Recycle, we've got to learn to recycle (3)

Even though this song is directed at kids, its message applies to adults as well.

Pictures A and B are good examples of our lack of concern for the environment. In picture A, young children are playing around bags of trash out in the streets. Obviously this is not a suitable environment for any child. In picture B, there are heaps of trash and garbage that have washed up on the shores. Often times, animals get caught on these particles and die (as shown in Picture C).
Until we are aware of the impact we have on our environment, we are going to continue to consume our resources and trash our earth.


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February 13, 2008

sprawling out of control...

According to "Is Design Political?", architects need to take responsibility for their designs. Just like the poorly designed voting ballots described in the article, this can also be applied to the ongoing expansion of urban areas, commonly known as urban sprawl. this phenomena affects our country socially, economically and environmentally.


As time goes on, more and more people are migrating out of the Twin Cities into the surrounding suburbs. In early 2000, my family moved to Woodbury, a steadily growing suburb just east of the Twin Cities. I have seen my community grow drastically in both population and landmass in the past eight years. By spreading out housing and retail areas, the cost of living has also greatly increased for people within these suburban areas. Everything, from electricity to water treatment, costs more because the products need to be transported over a much larger distance and to many more areas than in an urban environment. Economically, suburban dwellers are wreaking havoc in Woodbury. Because only a small percent of residents actually work in Woodbury, commuters have not only been contributing to the blockade of daily traffic on I-94, but have played a role in the increase of gas-prices over the past century all country. As a greater number of people move to Woodbury and drive farther and farther to work, the demand for gas increases more and more every day. This increased demand for gas logically leads to an increase in its price. Although it seems minimal at first, assuming that other suburbs across the nation have seen a similar increase in population over the last century, the change in the amount of gas consumed by people commuting to work is very significant.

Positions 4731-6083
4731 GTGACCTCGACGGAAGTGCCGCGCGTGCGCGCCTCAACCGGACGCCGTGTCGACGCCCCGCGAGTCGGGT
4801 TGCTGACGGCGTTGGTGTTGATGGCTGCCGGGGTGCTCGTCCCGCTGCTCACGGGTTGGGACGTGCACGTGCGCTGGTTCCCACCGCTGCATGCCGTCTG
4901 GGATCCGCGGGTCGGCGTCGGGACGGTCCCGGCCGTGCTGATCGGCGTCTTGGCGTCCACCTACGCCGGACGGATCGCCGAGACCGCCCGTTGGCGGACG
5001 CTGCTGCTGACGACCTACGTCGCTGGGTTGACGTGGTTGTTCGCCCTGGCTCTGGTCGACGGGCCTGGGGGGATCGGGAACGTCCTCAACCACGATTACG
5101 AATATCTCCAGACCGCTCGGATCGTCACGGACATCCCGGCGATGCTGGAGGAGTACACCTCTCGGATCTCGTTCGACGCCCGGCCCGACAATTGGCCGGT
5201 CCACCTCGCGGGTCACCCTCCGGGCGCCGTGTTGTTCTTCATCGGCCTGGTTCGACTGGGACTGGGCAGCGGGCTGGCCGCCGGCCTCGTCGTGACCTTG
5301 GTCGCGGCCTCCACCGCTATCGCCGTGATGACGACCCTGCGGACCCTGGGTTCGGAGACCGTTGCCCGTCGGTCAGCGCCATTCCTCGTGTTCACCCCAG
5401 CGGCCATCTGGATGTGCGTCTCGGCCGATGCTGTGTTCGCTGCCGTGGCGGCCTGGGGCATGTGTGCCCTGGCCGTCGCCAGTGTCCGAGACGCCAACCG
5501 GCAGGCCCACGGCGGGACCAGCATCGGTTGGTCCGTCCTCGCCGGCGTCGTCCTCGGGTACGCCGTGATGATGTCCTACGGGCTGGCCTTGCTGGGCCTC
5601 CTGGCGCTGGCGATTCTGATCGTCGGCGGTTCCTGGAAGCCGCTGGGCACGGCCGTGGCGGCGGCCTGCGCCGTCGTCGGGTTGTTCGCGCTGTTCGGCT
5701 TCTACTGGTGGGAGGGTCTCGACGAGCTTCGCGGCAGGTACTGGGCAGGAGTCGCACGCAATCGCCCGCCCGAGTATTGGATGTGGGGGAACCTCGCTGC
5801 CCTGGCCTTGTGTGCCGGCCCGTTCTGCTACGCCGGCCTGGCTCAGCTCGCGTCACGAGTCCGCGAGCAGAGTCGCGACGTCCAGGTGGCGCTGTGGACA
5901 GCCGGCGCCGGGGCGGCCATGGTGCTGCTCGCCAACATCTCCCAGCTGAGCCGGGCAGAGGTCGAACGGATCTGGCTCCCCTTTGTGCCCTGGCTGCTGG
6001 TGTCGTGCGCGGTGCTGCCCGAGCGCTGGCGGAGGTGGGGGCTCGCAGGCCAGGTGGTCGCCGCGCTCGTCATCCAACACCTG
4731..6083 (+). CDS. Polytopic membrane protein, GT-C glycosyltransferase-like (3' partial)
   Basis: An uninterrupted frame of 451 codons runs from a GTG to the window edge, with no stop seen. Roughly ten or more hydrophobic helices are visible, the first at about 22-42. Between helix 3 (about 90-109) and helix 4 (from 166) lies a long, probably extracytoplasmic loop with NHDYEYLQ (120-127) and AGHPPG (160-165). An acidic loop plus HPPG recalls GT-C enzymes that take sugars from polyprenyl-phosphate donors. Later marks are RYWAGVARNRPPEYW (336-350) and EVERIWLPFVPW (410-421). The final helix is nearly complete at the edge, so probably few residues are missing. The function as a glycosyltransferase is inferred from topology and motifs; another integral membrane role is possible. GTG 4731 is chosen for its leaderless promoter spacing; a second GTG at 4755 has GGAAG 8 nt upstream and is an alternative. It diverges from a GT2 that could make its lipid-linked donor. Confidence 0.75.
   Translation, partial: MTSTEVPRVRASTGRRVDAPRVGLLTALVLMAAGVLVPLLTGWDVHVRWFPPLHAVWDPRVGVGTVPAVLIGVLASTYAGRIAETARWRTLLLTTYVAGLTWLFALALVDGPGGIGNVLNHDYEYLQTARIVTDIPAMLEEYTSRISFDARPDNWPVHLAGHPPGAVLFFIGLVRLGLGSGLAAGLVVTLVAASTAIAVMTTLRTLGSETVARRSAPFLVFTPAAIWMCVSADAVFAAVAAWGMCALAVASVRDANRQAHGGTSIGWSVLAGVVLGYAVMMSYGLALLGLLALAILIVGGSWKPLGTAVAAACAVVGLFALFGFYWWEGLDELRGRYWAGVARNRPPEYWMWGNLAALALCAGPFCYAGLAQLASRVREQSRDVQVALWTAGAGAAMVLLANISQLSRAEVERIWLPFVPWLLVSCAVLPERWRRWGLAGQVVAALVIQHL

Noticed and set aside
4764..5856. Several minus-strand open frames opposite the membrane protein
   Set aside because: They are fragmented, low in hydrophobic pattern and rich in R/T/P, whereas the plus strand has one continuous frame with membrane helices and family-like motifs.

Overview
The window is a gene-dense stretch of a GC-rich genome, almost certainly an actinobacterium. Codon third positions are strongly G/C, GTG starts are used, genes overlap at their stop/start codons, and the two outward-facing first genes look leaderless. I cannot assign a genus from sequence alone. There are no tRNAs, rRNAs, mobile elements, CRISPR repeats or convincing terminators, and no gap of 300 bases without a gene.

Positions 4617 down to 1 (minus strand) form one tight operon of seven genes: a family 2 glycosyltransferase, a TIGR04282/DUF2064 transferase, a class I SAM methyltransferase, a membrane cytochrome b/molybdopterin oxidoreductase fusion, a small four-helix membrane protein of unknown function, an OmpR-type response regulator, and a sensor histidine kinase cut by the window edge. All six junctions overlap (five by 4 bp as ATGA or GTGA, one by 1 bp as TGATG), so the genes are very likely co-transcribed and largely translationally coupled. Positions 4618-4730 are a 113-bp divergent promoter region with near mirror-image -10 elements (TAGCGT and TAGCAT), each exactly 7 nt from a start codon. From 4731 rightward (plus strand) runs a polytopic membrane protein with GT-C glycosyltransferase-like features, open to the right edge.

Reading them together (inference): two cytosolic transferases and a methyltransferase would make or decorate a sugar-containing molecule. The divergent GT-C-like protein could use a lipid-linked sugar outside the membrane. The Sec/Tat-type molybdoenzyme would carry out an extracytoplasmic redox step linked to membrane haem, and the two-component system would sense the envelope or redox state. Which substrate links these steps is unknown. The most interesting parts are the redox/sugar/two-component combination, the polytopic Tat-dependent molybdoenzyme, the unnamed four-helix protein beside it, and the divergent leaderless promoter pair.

Not only do the residents of Woodbury affect the community economically, we are contributing to the environmental depletion as well. While a majority of Woodbury commuters drive alone, most are unwilling to use the public transit system offered by the state of Minnesota. In 2002, an estimated 314 million metric tons of carbon dioxide was emitted into the atmosphere by cars and trucks in the United States. With the large number of suburban commuters, it is reasonable to assert that the suburbs have greatly contributed to this number. Another environmental offense caused by the suburban community is the use of fertilizers on their lawns. Strangely enough, the grass in front of your yard is closely regulated in Woodbury. Strict water regulations that limit the time and length that a resident can water their grass leave some Woodburians desperate to measure up to their neighbors. This leads them to use various fertilizers on their grass that can be harmful to the environment. These fertilizers create a run-off of toxic wastes that eventually end up in our lakes and rivers. While the St. Croix River, located at the edge of nearby Afton, appears to be relatively clean, it will overtime accumulate more and more toxins and eventually resemble the murky waters of the Mississippi River, as seen on the University of Minnesota Campus.